Wu spared no effort in compiling his collection. He trudged several hours along a country road to the home of an 80-year-old woman to obtain her bedspread in the classic auspicious Year of Abundance pattern. Hearing that a resident of Yongyang Township owned a rarely seen item of embroidered blue calico, he visited almost every household in the area before eventually locating it. On another occasion he walked miles in heavy rain just to see the blue calico pillowcases that were the family heirloom of an old farmer. Moved by his sincerity, the family donated their century-old precious collection to him.

In 1989, Wu took an advanced course at the Department of Decorative Arts, Central Academy of Craft Art. He later enrolled at the Central Academy of Fine Arts under Professor Yang Xianrang, director of the Department of Folk Arts. During this two-year course in Beijing, Wu completed a dissertation on fish-themed blue calico wall hangings, which gained acclaim at home and abroad and also won the National Tourism Handicrafts Award.

In 1996, due to lack of funds, the research institute was taken over by a cap factory. Wu was then confronted with two choices: the first to design hats at the factory, which meant abandoning his 20 years of work on researching and producing blue calico; the second to resign and rely on his skills to make a living.

Years before a group of Japanese merchants, understanding the cultural value of folk crafts, had borrowed Wu's collection to set up a blue calico exhibition hall in Shanghai and launch a touring exhibition in Japan. Inspired by this event, Wu decided to put his years of experience and research, as well as his collection of blue calico items and designs, to work by opening a blue calico gallery in China.

This bold decision amounted to a make-or-break venture. Wu used his entire life savings and also borrowed from his mother and various relations to rent and refurbish a small courtyard, property of the Nantong Textile Museum in the recesses of a local park, as premises for his business.

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One year later the gallery opened. It acts as a showcase for hundreds of choice items gathered during his 20-year career. Wu later established a dye works. During the day he took guests on tours of the gallery and gave background information on each piece. At night, he retreated to the dye works to work on new designs. To secure an income, he delivered goods to Shanghai twice a week. At that time, it took more than six hours to travel by boat from Nantong to Shanghai. To save on accommodation, Wu traveled on the cheapest berth of a boat leaving at 10 p.m. and slept onboard. After three years of hard work, Wu's gallery became self-sufficient.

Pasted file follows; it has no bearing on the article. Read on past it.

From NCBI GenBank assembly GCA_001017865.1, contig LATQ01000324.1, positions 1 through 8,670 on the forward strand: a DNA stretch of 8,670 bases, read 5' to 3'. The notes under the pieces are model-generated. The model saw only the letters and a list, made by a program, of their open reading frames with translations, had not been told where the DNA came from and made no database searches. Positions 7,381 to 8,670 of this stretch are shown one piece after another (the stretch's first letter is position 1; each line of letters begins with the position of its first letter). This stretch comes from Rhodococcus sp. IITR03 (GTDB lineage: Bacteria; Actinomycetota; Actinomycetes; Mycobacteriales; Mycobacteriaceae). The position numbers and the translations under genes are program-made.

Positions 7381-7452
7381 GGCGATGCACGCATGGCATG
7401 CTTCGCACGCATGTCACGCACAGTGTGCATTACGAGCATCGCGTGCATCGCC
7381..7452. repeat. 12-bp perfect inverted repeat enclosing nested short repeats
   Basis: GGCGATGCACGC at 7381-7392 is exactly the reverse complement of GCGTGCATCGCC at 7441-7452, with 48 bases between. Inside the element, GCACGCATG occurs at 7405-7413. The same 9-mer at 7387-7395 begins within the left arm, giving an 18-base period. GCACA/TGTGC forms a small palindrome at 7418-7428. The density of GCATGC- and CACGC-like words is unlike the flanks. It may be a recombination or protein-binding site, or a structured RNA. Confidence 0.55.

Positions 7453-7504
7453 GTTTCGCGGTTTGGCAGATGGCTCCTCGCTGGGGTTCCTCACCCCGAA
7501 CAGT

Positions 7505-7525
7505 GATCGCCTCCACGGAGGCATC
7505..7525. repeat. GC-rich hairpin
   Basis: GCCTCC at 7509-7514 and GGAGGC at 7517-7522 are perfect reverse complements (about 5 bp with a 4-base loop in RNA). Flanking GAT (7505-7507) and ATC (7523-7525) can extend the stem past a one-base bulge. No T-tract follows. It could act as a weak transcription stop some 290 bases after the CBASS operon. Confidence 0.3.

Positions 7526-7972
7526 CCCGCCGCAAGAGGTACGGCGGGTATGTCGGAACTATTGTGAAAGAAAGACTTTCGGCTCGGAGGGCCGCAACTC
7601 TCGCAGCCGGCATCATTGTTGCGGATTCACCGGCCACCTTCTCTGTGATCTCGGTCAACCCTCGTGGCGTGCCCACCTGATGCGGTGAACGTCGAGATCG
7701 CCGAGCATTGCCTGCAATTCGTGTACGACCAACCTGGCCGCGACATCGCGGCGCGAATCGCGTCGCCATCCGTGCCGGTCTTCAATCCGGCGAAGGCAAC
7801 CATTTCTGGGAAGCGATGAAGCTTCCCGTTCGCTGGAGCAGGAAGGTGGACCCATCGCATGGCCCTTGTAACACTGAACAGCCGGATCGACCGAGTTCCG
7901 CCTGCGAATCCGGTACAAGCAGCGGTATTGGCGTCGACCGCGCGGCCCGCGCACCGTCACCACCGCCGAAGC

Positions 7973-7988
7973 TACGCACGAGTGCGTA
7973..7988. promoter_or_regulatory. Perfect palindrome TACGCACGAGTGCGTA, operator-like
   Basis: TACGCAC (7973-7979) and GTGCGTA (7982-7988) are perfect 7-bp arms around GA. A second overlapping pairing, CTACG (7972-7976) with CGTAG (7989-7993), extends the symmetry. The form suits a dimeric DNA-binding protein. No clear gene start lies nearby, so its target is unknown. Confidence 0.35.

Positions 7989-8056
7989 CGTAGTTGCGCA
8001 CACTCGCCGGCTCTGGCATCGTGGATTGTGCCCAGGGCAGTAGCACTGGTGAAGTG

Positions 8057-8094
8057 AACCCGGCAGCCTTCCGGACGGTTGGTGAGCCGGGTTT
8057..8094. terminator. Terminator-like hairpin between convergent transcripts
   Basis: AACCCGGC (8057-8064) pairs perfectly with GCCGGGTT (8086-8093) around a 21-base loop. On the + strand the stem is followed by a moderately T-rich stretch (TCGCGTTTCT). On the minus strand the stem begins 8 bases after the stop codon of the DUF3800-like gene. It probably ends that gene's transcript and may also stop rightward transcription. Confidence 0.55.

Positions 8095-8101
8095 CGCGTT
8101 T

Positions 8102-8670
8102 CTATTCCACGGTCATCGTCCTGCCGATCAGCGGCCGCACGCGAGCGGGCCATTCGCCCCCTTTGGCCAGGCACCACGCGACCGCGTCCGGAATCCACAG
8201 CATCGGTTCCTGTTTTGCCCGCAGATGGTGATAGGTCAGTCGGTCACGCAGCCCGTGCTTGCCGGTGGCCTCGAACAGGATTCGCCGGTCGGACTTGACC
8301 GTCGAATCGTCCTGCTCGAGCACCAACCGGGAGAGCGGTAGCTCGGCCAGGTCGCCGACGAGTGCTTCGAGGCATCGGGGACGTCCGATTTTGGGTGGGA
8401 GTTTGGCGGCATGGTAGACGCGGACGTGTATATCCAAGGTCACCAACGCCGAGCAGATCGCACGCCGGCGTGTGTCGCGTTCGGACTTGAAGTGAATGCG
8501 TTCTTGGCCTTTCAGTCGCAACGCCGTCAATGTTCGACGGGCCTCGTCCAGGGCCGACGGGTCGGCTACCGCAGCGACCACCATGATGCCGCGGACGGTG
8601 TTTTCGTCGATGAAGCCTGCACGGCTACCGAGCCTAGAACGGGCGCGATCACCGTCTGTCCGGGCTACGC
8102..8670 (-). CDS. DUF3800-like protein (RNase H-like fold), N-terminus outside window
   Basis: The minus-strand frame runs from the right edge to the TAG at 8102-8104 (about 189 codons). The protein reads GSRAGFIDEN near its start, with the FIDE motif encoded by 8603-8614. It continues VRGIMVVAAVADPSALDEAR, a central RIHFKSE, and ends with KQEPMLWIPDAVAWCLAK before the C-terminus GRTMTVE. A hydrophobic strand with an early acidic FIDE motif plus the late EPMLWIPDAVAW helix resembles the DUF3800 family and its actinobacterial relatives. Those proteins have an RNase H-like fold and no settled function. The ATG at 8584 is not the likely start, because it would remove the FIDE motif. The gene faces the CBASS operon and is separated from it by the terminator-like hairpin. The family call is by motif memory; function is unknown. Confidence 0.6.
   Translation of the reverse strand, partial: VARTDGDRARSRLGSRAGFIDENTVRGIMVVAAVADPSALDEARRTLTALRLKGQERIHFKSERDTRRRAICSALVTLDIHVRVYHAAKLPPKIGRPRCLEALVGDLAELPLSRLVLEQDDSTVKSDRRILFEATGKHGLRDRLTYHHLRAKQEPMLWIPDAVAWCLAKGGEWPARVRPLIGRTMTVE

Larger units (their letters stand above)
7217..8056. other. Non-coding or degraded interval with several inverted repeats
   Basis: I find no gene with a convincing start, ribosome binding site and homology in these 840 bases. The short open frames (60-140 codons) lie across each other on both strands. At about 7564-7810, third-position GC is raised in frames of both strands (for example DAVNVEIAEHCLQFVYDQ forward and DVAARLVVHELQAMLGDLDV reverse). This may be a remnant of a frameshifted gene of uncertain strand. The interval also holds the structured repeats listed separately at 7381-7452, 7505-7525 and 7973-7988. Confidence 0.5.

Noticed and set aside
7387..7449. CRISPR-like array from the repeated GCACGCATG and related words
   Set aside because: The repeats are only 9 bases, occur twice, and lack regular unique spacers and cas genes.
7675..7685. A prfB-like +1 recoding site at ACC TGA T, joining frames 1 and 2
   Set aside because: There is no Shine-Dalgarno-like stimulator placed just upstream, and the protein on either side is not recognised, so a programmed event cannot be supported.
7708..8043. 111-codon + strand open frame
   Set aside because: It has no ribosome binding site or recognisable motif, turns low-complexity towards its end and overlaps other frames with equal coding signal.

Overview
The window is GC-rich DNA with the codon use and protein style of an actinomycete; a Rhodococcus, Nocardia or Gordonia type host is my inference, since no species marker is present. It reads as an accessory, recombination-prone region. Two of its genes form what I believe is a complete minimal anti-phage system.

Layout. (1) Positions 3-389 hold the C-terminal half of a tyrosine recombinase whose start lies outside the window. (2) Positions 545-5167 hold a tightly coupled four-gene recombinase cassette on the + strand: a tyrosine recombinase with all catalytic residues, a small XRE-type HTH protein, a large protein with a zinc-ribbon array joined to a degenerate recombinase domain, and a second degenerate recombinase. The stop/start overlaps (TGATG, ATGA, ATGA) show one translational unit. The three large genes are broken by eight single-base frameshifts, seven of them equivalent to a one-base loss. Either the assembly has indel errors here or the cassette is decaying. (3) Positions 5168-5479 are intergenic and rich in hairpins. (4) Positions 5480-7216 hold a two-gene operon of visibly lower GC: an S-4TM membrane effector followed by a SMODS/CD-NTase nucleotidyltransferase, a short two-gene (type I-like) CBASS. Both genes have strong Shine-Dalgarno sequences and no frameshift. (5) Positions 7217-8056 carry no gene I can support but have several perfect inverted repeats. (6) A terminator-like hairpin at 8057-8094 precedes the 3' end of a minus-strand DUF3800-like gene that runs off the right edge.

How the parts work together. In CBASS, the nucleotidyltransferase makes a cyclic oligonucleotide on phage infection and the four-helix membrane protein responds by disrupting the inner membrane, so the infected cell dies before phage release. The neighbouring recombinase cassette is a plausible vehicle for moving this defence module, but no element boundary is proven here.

In December 1999, Wu Yuanxin launched the Nantong Blue Calico Art Exhibition at Beijing's Cultural Palace of Nationalities. Blue calico thus made its debut as highlight of a national-level exhibition center. The exhibition showcased more than 500 items and photos, and drew crowds of both local and overseas visitors. Wu selected 3,000 or more items and photos for his two-volume book, An Overall Collection of Chinese Blue Calico Vein Patterns, published in 2004, thus filling a blank in the field.

In 2006, the printing and dyeing of blue calico was listed among the first batch of National Intangible Cultural Heritage, and Wu was recognized as the inheritor of the craft. Three of his works won gold prizes at the Third China Folk Art Fair, and are on display at the National Museum of China and China National Arts and Crafts Museum.

Last year, Wu was invited to attend the Chinese Cultural Year in Italy. Some 100 pieces of archaic and new blue calico products, such as tablecloths, toys and bags, were exhibited in Rome, Florence and Venice. Wu introduced this historical culture to foreign visitors and also demonstrated the technological process of this traditional craft.

Wu feels intensely gratified at the honor bestowed on the blue calico handicraft. It is social affirmation of his 30-year efforts to research and preserve this age-old art, which he regards as a lifelong obligation. Wu is dedicated to carrying forward this splendid aspect of folk culture.

SOURCE : chinatoday.com.cn